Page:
The presence of differentially controlled short and long isoforms raises a fundamental question: how do cells differentiate between the two isoforms of a given gene? As several polyadenylation signals are known to be highly position specific, we tested for the presence of sequence elements that are located in a highly position-specific manner with respect to polyadenylation sites and are differentially used between the long and short isoforms. In particular, an AT-rich motif (TATATW) is highly preferred by short-isoforms and is position specific, occurring dominantly within 20nts upstream of the polyadenylation sites in short isoforms (Figure 4A and Supplementary Figure S7). Further analysis based on all possible hexamers indicates that its close relative ATATAT is the most short-isoform-specific AT-rich hexamer (Supplementary Figure S8). ATATAT and its close variants correspond to a group of polyadenylation enhancement elements that are located 30–50 nts upstream of the polyadenylation site in yeast (54), and are recognized by Hrp1, a protein involved in mRNA 3′ end formation, surveillance, and export (55,56). Other motifs detected include the canonical polyadenylation signal, AATAAA, which is biased towards the long isoform (9,57). The majority of the motifs are preferentially situated within ±20 bases of the polyadenylation sites, indicating that these motifs are likely involved in positioning cleavage/polyadenylation factors in an isoform-dependent manner.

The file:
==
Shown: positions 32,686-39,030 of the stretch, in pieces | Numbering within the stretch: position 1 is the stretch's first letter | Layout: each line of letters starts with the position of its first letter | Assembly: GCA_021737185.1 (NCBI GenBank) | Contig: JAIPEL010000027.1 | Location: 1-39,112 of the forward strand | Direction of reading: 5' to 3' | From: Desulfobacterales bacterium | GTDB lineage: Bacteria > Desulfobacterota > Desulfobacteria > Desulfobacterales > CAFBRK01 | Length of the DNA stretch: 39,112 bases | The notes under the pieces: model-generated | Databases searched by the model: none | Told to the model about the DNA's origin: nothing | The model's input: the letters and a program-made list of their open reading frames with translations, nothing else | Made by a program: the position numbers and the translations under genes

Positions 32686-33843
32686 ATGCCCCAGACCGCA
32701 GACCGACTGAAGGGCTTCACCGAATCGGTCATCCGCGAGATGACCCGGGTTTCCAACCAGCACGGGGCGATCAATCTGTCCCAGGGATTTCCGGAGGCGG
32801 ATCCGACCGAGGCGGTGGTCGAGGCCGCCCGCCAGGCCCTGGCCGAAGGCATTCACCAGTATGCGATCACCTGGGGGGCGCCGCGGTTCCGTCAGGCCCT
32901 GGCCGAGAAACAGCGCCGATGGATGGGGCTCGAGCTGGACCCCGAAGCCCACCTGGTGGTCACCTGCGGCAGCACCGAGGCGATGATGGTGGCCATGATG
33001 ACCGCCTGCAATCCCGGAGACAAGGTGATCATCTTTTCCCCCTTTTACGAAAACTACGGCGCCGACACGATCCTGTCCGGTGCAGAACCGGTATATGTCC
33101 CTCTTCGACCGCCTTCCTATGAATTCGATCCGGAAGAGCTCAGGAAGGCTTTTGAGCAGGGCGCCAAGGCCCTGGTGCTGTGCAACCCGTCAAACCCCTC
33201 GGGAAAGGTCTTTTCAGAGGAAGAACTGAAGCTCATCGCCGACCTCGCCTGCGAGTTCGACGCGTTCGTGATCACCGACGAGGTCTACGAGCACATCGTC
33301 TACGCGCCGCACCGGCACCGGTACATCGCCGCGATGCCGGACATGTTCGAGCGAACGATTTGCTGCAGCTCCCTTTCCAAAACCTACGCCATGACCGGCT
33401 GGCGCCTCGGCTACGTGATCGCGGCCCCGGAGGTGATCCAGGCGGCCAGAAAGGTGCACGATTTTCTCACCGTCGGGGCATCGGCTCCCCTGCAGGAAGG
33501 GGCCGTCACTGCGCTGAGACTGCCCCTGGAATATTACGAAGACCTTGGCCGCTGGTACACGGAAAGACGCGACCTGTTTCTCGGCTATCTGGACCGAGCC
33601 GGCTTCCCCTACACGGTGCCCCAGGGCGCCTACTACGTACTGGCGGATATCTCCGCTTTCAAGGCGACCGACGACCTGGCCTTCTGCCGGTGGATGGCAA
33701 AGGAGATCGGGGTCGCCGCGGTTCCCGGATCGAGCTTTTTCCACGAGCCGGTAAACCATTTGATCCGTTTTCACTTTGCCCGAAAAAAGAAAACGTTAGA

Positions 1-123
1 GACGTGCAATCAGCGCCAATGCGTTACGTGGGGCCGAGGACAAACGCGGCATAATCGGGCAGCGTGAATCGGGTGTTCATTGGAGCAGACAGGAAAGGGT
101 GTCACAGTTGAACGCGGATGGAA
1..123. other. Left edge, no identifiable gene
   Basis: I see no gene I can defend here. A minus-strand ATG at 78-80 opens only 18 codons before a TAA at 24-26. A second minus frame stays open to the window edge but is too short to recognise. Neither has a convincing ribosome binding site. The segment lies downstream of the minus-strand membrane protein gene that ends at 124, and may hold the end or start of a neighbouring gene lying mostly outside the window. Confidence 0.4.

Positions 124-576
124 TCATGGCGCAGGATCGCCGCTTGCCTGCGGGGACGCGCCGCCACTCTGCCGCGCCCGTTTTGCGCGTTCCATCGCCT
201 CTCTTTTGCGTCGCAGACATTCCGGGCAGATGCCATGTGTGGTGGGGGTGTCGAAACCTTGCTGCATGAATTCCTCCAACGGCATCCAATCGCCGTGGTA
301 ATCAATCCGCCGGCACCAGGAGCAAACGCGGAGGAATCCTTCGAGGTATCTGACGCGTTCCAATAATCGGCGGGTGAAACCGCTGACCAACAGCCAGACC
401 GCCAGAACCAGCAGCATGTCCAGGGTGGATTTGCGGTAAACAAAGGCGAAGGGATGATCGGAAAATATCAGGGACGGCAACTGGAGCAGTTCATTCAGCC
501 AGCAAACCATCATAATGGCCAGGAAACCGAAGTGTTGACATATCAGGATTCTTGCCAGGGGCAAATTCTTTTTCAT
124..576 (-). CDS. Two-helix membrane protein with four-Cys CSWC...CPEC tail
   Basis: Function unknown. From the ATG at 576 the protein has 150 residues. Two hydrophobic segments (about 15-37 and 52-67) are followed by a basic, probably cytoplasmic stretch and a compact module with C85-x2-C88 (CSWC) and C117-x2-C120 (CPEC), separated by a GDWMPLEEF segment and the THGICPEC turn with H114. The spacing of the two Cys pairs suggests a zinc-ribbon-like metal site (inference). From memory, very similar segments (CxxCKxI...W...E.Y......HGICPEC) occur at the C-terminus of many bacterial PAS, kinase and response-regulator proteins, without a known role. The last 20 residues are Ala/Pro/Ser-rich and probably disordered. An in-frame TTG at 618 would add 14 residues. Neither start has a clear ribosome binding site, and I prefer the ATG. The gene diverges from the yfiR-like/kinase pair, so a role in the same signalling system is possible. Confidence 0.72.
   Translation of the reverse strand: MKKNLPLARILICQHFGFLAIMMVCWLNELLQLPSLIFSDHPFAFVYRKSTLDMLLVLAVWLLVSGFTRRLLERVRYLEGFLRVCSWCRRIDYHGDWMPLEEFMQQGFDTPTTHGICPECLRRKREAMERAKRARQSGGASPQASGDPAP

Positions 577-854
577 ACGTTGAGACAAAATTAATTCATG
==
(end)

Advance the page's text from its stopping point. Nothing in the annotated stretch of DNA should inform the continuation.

We next sought to identify proteins that may differentially regulate short and long isoforms. Based on a large number (708) of publically available ENCODE ChIP-Seq or RIP-Seq data sets of transcription factors, histones and RNA binding proteins, we found that the histone mark, H3K36Me3 is consistently more enriched at short isoform polyadenylation site locations than that of long isoforms in all 42 datasets tested. In contrast, Pol2 occupancies at polyadenylation sites of long isoforms in the corresponding cell lines are higher than that of short isoforms (Figure 4B and Supplementary Figure S9). ENCODE RIP-Seq data analysis revealed that polyA-binding protein 1, Pabpc1 (Figure 4C), could be another candidate that preferentially associates with polyadenylation sites of short-isoforms. To ensure that the observed preference is not simply due to the mRNA binding ability of Pabpc1, the Pabpc1 profile was compared with that of a related mRNA binding protein Elav1 (58), performed using identical conditions. The comparisons reveal that the Pabpc1 is more preferentially enriched at short isoform locations, suggesting that Pabpc1 likely has a role in regulating the polyadenylation sites of short isoforms (Figure 4C). In conclusion, multiple regulatory marks that correspond to both transcriptional and post-transcriptional regulatory complexes are present at locations proximal to polyadenylation sites in an isoform-dependent manner, providing a suggestion as to the interplay between these proteins and APA.